Source: Peggy und Marco Lachmann-Anke on Pixabay

If you’re on the hunt for a unique and challenging travel experience, you might be wondering just what you can do that other people haven’t done to death these days. With travel being more accessible than ever to many more people, it seems that all the travel things have been done over and over and nothing is new or exciting anymore. If you’re looking to stand out from the crowd though, why not try something a bit unique like taking the Trans-Siberian Train all the way from Moscow to Russia’s Far East. Want to push it a bit further? Read ahead to learn more about this amazing adventure – and just where else it can take you. Get that cheap flight to Moscow booked and get on board this exciting and awe-inspiring train adventure – you won’t regret it.

Trans-Siberian Train – About

This impressive train system spans almost the entire country of Russia, starting in Moscow and spreading across Siberia to Vladivostok in the Russian Far East. With around 5,700 miles of track to get through, it’s the longest railway line in the world, having taken around twenty five years to complete under the watchful eyes of different government appointees that were tasked with the role by Tsar Alexander III and his son, Tsarevich Nicholas, later Tsar Nicholas II. The train line became a hugely sought after adventure, and before it was completed, it was already attracting people who wanted to experience the thrill of this new and somewhat unusual train line that goes through some of Russia’s most unrelenting areas. That being said though, the trip is one of the most beautiful in the summer, with lush green hills, vast expanses of open, untouched nature and small Russian villages with enormous amounts of charm. 

Stops Along The Way

There are tons of stops along the way from Moscow to Vladivostok and sometimes for an hour or two, allowing you the opportunity to explore the vicinity a bit. After leaving Moscow, the trip takes you through several smaller cities such as Nizhny Novgorod (formerly known as Gorky), a fantastic place that you may want to plan a stop in for a day or two in order to explore the impressive buildings, castles and stroll the river. About one day into the trip after passing through cities such as Vladimir and Perm, you’ll arrive in Yekaterinburg – a beautiful city that is also worth stopping off to explore due to its history as being the city to which Tsar Nicholas II and his family were sent into exile following the October Revolution, and eventually executed.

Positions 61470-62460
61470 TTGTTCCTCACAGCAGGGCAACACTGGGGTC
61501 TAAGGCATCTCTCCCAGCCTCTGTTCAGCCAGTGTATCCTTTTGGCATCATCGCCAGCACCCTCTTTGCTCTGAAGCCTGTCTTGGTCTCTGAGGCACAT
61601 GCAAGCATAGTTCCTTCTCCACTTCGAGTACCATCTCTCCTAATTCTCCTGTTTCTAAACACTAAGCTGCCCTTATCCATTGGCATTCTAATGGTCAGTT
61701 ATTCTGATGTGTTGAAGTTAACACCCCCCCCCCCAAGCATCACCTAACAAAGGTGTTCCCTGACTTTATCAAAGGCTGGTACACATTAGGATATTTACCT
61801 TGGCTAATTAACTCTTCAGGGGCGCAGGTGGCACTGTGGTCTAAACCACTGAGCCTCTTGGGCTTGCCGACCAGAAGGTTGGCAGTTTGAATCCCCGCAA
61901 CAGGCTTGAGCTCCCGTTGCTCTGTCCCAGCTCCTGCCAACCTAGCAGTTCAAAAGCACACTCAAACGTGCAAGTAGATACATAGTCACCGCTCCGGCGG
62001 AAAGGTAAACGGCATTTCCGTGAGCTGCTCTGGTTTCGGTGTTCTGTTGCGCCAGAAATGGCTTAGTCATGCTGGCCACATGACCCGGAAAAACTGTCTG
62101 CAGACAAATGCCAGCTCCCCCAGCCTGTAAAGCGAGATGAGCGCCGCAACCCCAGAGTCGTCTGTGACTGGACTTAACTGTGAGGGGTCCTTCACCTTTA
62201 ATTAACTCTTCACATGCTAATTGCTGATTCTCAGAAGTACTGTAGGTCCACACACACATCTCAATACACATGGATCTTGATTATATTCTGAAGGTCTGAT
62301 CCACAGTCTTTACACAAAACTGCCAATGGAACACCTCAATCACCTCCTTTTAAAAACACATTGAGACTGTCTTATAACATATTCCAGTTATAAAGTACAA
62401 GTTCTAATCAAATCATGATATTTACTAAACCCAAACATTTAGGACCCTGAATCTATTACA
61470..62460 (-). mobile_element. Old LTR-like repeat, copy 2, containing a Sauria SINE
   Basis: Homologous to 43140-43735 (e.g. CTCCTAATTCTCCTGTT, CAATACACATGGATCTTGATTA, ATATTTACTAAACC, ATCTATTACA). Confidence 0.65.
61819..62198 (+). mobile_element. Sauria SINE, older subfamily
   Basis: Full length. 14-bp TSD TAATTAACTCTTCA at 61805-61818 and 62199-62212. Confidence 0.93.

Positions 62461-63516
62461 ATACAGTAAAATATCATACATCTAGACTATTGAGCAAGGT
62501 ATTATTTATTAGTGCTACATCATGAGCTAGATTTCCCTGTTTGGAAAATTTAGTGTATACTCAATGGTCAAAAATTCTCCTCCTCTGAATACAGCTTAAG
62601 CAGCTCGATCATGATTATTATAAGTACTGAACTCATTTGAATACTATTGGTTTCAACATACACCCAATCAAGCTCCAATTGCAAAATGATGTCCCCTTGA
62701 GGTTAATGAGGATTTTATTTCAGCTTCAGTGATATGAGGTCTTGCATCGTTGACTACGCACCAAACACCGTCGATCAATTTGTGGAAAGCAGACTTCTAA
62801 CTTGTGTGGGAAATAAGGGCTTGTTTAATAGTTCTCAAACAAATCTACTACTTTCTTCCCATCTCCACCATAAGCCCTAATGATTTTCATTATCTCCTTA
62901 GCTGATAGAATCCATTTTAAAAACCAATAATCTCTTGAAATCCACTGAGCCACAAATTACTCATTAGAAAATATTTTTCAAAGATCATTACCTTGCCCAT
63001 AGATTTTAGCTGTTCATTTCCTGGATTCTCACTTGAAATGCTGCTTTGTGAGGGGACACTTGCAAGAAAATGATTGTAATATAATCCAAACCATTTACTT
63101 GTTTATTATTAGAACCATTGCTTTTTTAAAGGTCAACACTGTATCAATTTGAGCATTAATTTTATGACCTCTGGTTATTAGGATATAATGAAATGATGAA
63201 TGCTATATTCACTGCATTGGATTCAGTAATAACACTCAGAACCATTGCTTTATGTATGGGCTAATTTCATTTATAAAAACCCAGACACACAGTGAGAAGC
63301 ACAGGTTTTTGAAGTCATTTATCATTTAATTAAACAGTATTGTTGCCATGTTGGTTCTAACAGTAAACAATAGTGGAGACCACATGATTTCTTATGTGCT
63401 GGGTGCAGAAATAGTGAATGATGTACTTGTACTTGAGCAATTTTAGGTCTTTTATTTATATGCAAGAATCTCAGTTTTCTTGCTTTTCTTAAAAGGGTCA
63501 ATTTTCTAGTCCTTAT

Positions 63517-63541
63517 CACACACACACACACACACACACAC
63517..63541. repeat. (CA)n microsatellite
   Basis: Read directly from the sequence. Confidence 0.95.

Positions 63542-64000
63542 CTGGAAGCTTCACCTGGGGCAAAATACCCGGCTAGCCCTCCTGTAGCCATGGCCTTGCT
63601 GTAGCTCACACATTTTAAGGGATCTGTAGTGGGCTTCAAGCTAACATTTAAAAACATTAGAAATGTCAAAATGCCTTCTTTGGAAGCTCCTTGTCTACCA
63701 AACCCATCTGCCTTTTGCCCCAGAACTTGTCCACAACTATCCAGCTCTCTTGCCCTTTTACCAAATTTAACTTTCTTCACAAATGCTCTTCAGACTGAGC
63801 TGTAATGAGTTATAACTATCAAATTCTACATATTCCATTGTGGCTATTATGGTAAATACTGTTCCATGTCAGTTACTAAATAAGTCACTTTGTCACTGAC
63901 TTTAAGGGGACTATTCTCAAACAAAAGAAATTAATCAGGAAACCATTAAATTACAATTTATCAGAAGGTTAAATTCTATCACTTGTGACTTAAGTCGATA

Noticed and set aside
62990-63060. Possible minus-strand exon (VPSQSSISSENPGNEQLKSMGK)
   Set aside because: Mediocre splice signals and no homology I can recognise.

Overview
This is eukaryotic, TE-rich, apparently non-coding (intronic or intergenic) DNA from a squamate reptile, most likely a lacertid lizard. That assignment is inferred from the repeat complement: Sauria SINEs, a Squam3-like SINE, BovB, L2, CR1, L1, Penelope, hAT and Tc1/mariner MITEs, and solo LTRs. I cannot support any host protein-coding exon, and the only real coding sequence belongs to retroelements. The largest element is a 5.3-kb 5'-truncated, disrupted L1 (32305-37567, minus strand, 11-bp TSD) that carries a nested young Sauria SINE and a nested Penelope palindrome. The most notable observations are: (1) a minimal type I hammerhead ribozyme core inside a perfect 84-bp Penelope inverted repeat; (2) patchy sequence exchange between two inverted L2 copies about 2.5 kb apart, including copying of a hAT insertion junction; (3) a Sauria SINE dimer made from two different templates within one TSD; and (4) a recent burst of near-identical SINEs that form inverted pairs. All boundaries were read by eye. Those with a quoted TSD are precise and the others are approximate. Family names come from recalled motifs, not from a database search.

Other stops on the route include the town of Irkutsk on the shores of Lake Bikal, known internationally as the coldest place on earth. The area of Lake Bikal has a couple of stops on the Trans-Siberian railroad, including at Ulan-Ude where you can actually change trains to access the Trans-Mongolian Railway network which connects Ulan-Ude to Beijing in China via Ulaanbataar. 

Taking It Further

Speaking of junctions and changing trains, it’s entirely possible to do a whole trip from Moscow into parts of South and Central Asia via the other connecting rail networks in the area. The Trans-Mongolian is just one of these networks, but there is also the Trans-Manchurian line as well as services even into North Korea from Ussuriysk and Primorskaya Station to Khasan border town, over the border and then onto Tumangang and eventually Pyongyang. 

Both the Trans-Manchurian and Trans-Mongolian eventually end in Beijing, making the Trans Siberian with one of these routes a great option for those coming from Europe who want a bit of extra pizzazz and excitement to the beginning of a trip to Asia. From Beijing, onward trips throughout China and into South East Asia as well as throughout the rest of the Far East are easy to organise, as well as much cheaper than buying tickets from Europe, so taking the six day (non stop) train journey to Beijing can be a great experience for the true adventurer. 

So if you’ve been on the hunt for something truly unique to do in terms of travel, why not check out the Trans-Siberian Railroad. With numerous impressive stops throughout the journey, you will wonder why more people don’t hop on board. There’s always the additional thought that eventually, if expansion plans work out, the Trans-Siberian offshoot, the Bikal-Amur Mainline rail hopes to connect the railroad with the Bering Sea and onward to the USA and Canada, eventually heading to Halifax. Keep your eyes and ears peeled – one day you may be able to take the train essentially from London to Halifax. Wouldn’t that be cool?